as a “fuerza de choque contra un movimiento obrero crecientemente radicalizado”44 and the augmenting corruption and officialism lead to the repressive “pacto militarycampesino” during the Barrientos government.

The Pacto military-campesino was eventually dismantled and overthrown by organized popular-based indigenous and campesino organizations as a reaction to the augmenting violence and destruction from the governm ent’s policies and alliances.45 The Confederacion Sindical Unica de Trabajadores de Bolivia (CSUTCB) was created in 1979 in the Congreso de Unidad Campesina, organized by the Central Obrero Boliviano (COB), its formation marked the important recognition and rejection o f clientalism, and solidified the beginnings o f indigenous-campesino and w orker alliances, with the CSUTCB obligating the recognition o f indigenous participation and dem ands by the COB.46 This is important to bear in mind for the later sections of the thesis when we return to questions of clientalism and the role o f the CSUTCB in supporting the MAS government.





The Agrarian Reform set out six principal areas o f action to pursue in order to liberate the majority of Bolivians previously oppressed by the feudal organization o f land that had prohibited their ability to develop as a nation for hundreds o f years. The Agrarian Reform had three central objectives: 1. That the land m ust have a social function, 2.

The land 44 Silvia Rivera Cusicanqui, “Luchas Campesinas contemporaneas en Bolivia: El M ovim iento “Katarista” :

1970-1980, In: B olivia Hoy, ed: Rene Zavaleta Mercado (M exico: Siglo Veintiuno, 1983), 131.

45 Esteban Ticona Alejo, “Organizacion, liderazgo y representacion Aymara en la C onfederacion Sindical

U nica de Trabajadores Campesinos de B olivia - (C SU T C B ),” C on vo ca to ria FLASCO 9 3 -9 5 (Quito:

FLASCO, 1995).

46 Rivera, “Luchas Campesinas Contemporaneas. ” should belong to those who work it, and 3. The recognition and encouragement o f private property ownership.47 Although collective property ownership was not made illegal, indigenous communities were encouraged to “de-indigenize” and forfeit communal property for individual land titles, which enabled them the benefits o f property ownership.

The Agrarian Reform was essential to eradicating the previously tributary organization o f land in the Altiplano and thus central to relieving the extremely colonial oppression o f the majority o f its population. However, the reform s’ refusal to liberate capital while liberating land holdings contributed to the (uneven) rolling out of capitalism, as well as opening up the possibilities for agricultural industrialization, in that it recognized and failed to expropriate the agro-industrialists in the orient.48 For Sergio Almaraz, “la Refomia Agraria ha sido la unica repuesta posible al pasado de opresion, pero es insuficiente. El reparto de tierras no impedira la acentuacion de la miseria en el campo.”49 It becomes clear from a look at the economic plan produced by the M NR in 1955, two years after the revolution that the socialization o f capital was not on the agenda. In fact, the influence o f the U S ’s role in agriculture developm ent as previously discussed in the Bohan Plan is central to the ways in which agriculture would be set to develop. The MNR defined the simultaneous necessity for the developm ent o f 47 Arturo Urquidi, El F eudalism o en A m e r ic a y la R eform a A graria B oliviano (La Paz: Libreria y Editorial “Juventud”, 1990), 175.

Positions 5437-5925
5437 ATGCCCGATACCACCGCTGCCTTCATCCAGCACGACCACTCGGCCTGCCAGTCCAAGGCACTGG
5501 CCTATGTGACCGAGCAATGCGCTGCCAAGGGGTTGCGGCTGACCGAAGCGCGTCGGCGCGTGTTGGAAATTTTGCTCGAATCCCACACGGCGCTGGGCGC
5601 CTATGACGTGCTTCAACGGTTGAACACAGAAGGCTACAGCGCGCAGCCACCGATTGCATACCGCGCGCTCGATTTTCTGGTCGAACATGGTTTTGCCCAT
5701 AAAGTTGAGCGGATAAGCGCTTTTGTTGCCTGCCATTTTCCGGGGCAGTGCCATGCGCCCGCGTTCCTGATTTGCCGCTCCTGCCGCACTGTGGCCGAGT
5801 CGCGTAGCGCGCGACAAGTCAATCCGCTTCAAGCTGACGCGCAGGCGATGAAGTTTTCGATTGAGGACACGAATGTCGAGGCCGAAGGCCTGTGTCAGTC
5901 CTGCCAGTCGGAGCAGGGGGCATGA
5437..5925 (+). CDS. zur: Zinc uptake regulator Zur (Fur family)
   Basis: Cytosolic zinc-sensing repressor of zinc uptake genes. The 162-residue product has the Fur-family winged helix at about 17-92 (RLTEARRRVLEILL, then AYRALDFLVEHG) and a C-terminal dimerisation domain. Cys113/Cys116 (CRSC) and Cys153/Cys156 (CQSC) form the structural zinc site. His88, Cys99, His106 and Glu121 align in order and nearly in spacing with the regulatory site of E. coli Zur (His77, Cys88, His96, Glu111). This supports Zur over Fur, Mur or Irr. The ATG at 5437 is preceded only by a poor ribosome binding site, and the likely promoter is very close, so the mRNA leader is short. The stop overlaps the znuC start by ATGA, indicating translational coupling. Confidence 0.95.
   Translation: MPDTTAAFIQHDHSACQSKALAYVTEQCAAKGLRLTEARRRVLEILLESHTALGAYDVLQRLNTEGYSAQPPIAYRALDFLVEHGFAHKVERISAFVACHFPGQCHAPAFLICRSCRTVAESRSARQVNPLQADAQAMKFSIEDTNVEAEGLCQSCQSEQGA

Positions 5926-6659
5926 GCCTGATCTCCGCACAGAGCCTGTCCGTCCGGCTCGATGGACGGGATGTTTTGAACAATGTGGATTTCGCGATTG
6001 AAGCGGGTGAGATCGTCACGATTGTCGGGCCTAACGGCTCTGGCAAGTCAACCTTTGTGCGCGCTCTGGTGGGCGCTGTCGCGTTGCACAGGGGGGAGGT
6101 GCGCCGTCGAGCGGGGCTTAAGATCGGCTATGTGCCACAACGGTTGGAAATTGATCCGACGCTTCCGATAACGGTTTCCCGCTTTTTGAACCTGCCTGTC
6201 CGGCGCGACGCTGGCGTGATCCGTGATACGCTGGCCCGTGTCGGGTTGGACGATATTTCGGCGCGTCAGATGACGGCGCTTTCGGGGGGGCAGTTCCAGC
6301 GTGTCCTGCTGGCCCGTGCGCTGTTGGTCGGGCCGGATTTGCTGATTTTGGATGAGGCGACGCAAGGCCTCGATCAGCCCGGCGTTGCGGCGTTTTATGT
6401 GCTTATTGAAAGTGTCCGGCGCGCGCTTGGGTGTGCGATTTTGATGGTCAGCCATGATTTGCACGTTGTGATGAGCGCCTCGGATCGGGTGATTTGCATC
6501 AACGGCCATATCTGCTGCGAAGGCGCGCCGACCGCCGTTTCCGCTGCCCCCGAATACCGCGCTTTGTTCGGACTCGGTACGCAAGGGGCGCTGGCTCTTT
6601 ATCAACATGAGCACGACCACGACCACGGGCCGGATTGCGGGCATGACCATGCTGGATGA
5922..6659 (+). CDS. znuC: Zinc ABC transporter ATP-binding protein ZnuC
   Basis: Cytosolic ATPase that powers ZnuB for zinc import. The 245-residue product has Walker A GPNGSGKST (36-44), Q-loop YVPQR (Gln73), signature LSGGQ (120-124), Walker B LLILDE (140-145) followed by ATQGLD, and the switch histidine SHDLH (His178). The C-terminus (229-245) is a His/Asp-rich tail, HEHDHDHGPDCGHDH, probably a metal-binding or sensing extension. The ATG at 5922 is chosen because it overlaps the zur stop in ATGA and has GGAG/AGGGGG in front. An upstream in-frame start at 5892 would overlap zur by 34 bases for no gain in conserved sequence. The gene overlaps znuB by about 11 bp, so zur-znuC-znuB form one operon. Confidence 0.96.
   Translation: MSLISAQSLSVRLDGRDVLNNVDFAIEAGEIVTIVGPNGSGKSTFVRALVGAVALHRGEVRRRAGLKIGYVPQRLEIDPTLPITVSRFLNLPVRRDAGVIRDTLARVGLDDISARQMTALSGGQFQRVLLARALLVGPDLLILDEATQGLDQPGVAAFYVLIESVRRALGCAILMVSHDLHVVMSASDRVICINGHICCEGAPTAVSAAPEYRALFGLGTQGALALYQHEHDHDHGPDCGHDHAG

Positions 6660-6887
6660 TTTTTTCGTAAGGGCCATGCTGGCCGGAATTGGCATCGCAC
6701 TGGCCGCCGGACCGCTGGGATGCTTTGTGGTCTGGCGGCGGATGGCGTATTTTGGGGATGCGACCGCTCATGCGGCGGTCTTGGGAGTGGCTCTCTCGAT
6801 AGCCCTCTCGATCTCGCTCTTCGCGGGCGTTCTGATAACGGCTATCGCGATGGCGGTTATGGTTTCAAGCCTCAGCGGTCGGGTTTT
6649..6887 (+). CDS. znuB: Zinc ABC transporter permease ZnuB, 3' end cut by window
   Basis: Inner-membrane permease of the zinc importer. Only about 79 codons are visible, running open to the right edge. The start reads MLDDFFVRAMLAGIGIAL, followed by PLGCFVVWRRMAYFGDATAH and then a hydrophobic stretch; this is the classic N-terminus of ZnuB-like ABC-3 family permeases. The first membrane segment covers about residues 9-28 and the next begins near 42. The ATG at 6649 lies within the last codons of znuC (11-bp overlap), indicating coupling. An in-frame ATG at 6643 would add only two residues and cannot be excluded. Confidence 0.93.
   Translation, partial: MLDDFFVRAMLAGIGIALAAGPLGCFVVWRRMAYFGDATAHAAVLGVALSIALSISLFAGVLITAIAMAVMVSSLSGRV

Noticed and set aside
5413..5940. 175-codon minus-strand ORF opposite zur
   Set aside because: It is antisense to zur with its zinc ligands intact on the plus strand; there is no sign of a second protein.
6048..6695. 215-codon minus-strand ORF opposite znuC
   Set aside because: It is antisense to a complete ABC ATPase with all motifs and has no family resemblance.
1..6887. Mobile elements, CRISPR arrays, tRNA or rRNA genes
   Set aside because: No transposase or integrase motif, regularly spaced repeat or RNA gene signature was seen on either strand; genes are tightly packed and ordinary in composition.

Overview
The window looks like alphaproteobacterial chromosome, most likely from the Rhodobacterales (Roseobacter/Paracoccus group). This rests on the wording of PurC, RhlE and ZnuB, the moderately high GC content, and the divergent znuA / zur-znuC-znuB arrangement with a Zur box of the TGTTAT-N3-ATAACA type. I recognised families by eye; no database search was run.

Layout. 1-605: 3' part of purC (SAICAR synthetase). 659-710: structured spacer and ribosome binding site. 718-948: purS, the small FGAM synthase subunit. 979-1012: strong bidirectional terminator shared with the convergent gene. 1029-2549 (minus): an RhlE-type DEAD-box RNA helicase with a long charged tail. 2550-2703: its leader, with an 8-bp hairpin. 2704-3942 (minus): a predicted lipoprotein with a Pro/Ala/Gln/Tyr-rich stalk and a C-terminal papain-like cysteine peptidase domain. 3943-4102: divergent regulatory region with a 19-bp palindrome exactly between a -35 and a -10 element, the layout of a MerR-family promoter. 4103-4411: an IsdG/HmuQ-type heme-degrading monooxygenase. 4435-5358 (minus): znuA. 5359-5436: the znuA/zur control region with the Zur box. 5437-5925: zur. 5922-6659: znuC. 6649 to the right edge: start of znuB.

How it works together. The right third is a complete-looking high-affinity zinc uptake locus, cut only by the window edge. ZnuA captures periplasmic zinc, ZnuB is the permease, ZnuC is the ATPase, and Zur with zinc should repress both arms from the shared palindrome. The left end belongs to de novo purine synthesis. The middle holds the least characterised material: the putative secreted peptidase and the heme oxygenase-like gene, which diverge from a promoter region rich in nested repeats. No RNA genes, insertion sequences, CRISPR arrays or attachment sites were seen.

48 Fausto Beltran & Jose Fernandez, F or D onde va la R eform a A graria Boliviano? (La Paz: Talleres Graficos Bolivianos, 1960), 23.

49 Almaraz, O bras Com pletas, 602.

small-scale private farmer capitalist agriculture and agro-industry. Paz clarified this in 1964 in his address to the nation about the Revolucion boliviana, “quiero dejar establecido que no queremos la colectivizacion forzosa de los agricultores.”50 This continues to resonate with the M orales’ administration’s projection for industrial agricultural production, something the following chapters will explore m ore in depth.

According to the “Plan Inmediata de Politica Economica del Gobierno de la Revolucion Nacional (PEMNR)” which was presented by the MNR in January o f 1955, the path to agricultural development centered on the following two themes. First, by enlarging Bolivia’s agricultural productive capacity, and second, by increasing the country’s integrative capacity (with the help o f foreign investment) by connecting the lowland region with the valley and highland regions. The report cites the major exiting barriers to agricultural and thus development as a whole in Bolivia, first arguing that 72% o f the population lived in 33% o f the total territory, leaving the lowland region, prim arily Santa Cruz, essentially unpopulated, and the highland and valley regions overpopulated and unable to produce “mas que su subsistencia.”5 This fact was meant to stimulate the massive re-location o f valley and Altiplano campesino communities to populate and produce in the lowlands. It is also important to note that aside from the relocation o f who would become colonizadores, the M NR also called for foreign immigration, where 30 Waller Guevara, Plan Inm ediata d e P o litica E conom ica d e l G obierno d e la R evolucion N a cio n a l (La Paz : Departamento de Prensa Intemacional y Publicaciones, 1955), 45.